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Classical Guitar Lessons: Sor: Progressive Pieces - Opus 44 No. 13

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[MUSIC]
And
that's
the number
13 from
the Opus
44
progressive
pieces by
Fernando
Sor.
[COUGH] Now, the main thing to watch the,
the main feature of this one,
we've had grace notes and, and ornaments
in, in some of the previous pieces.
And some of you may have questions about
that, so with this one, it's,
it's kind of, very strong feature of this
particular, this particular study.
So, the grace notes you should really try,
as you'll hear in the performance the,
really try to play them on the beat.
[COUGH] So, if we're in three eight, and
we have three beats per measure.
[MUSIC]
I like to set it, I like to wait for
the second beat to come to me, you know.
One, two, three, one, two, three.
Rather than feels like I've gotta play or
place the grace note before the second
beat, which ends up on a guitar.
Being that a guitar is a percussion
instrument, it's sounding like this.
[MUSIC]
The emphasis, because of the, the,
[SOUND] because you're striking the string
[SOUND] on the grace note.
[COUGH] [SOUND] And then pulling off to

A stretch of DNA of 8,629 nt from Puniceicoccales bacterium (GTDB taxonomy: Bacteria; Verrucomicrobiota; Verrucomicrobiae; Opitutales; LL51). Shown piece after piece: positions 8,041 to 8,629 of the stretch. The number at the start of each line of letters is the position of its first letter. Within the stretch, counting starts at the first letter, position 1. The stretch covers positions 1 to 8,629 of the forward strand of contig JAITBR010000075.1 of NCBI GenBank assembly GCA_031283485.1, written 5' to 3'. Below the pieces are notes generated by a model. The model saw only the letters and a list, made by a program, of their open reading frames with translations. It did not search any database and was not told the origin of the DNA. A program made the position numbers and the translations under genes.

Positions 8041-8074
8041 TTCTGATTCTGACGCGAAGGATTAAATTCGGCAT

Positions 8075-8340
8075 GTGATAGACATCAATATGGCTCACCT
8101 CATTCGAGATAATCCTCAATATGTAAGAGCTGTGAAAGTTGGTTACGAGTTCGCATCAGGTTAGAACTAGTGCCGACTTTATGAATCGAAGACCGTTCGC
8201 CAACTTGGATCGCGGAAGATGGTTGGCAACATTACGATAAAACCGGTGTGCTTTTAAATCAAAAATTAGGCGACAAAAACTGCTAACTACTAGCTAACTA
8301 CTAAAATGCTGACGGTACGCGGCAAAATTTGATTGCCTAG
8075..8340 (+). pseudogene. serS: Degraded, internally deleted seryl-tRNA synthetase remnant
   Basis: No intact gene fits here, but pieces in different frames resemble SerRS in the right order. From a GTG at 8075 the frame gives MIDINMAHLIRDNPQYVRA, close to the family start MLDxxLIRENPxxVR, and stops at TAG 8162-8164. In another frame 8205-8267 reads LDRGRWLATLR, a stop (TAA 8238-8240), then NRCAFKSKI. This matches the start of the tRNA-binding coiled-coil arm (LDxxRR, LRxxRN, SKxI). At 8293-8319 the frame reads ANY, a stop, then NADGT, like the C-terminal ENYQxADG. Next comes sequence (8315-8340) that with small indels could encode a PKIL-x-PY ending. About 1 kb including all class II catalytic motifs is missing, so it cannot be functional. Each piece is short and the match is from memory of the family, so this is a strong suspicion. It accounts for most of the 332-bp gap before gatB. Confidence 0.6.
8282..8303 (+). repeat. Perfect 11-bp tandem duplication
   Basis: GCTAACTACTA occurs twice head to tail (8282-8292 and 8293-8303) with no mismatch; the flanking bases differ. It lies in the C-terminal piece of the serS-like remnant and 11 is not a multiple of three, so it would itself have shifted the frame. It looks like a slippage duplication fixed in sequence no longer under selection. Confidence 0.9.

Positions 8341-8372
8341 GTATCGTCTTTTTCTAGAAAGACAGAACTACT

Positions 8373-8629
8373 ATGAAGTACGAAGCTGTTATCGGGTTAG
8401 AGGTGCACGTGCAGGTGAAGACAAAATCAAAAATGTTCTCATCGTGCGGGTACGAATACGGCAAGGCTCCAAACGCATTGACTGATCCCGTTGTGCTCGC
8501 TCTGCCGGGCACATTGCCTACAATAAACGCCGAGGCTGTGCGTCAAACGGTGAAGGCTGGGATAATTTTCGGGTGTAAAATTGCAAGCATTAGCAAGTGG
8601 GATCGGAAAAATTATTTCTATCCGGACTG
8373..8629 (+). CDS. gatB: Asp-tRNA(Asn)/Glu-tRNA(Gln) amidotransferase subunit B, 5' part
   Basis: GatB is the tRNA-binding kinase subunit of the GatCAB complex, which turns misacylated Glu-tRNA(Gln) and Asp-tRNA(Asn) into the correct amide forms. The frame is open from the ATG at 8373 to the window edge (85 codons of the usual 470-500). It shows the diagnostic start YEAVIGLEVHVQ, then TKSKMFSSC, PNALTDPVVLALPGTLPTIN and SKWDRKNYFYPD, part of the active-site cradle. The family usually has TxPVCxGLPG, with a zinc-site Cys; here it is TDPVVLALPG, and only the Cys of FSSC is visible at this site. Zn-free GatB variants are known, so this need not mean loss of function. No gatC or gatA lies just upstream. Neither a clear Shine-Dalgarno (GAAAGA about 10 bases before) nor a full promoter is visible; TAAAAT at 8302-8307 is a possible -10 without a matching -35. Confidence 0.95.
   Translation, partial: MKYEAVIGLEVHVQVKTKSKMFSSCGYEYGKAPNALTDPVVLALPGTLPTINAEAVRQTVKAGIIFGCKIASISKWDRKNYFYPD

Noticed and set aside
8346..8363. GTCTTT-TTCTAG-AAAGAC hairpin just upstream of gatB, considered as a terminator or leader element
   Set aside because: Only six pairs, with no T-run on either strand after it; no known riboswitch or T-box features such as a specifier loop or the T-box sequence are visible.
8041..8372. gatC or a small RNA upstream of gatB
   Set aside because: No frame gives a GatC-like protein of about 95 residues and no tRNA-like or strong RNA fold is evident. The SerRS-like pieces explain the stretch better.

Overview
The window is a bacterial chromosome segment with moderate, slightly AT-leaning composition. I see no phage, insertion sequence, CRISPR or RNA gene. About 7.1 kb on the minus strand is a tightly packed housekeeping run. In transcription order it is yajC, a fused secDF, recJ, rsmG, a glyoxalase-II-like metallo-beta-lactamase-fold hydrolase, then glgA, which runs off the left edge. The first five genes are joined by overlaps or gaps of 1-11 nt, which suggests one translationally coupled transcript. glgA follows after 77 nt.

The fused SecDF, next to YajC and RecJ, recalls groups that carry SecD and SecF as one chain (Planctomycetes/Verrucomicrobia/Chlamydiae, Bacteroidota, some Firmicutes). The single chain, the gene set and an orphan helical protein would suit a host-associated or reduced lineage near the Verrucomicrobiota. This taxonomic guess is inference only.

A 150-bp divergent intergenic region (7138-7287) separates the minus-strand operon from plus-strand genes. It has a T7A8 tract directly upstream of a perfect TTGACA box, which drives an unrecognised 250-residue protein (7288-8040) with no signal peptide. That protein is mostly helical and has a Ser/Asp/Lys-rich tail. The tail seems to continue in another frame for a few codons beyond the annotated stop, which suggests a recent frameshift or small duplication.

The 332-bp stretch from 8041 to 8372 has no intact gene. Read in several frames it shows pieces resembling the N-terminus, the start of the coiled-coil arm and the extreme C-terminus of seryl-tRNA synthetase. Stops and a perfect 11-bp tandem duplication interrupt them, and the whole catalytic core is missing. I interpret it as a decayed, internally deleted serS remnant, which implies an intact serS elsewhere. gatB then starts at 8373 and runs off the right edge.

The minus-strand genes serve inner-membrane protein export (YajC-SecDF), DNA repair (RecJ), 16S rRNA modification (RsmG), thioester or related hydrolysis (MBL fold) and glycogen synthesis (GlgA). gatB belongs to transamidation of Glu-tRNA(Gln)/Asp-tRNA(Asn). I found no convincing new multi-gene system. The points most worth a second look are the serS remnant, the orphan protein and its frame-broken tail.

the E,
which is actually the principal note.
[SOUND] The problem with, well, the, the
nature of a, of a guitar,
a classical guitar, is that the, the F
sharp is always gonna be stronger,
it's always gonna be a little bit louder.
So, naturally.
[MUSIC]
So I like to play that, especially in
the character of this one, which is a
little bit more forceful I think.
[MUSIC]
It's good to really just put the F sharp
right on the beat and then very quickly
and
lightly with the left-hand, just, just,
you know, gently pull off to, to the, the
open E.
Measure nine to ten, I'm gonna recommend a
thumb stroke for
the open B at the beginning of, on the
downbeats of those measures.
Because, that's a different voice,
you should hear that as a different voice
[MUSIC]
from the double stops above.
[MUSIC]
And a nice, [SOUND] you know,
thumb stroke there will not only
facilitate just the,
the, the passage in the right-hand but
it also kinda provides a different sound,
naturally.
Cause the thumb can, in most,
in most players hands has a little bit of
a heavier sound than the fingers does.
So again, that's a little bit outside of,
you know,
what you may have been studying through
the curriculum, so far.
The thumb coming all the way up to the
second string like that,
in my book is perfectly okay.
And, and you're going to encounter it in
advanced pieces often.
These, all these different moves so,
you'll find that with more advanced
pieces, more of these rules kinda get
thrown out of the window, so.
Then a very lovely sojourn into E major.
[MUSIC]
So you hear the this,
this nice change in character, and so
that's, that's where you hear me play
Tosta there.
[MUSIC]
Nice lengthening of the,
[MUSIC]
of the appoggiatura.
I can be accused of lengthening those too
much, that's okay.
And then back to E minor.
And so it's a very short piece, not a lot
of material, say, not as much actual
material to cover, or notes to learn, as
in, say, the one before at number twelve.
So I think you'll enjoy this one.
[MUSIC]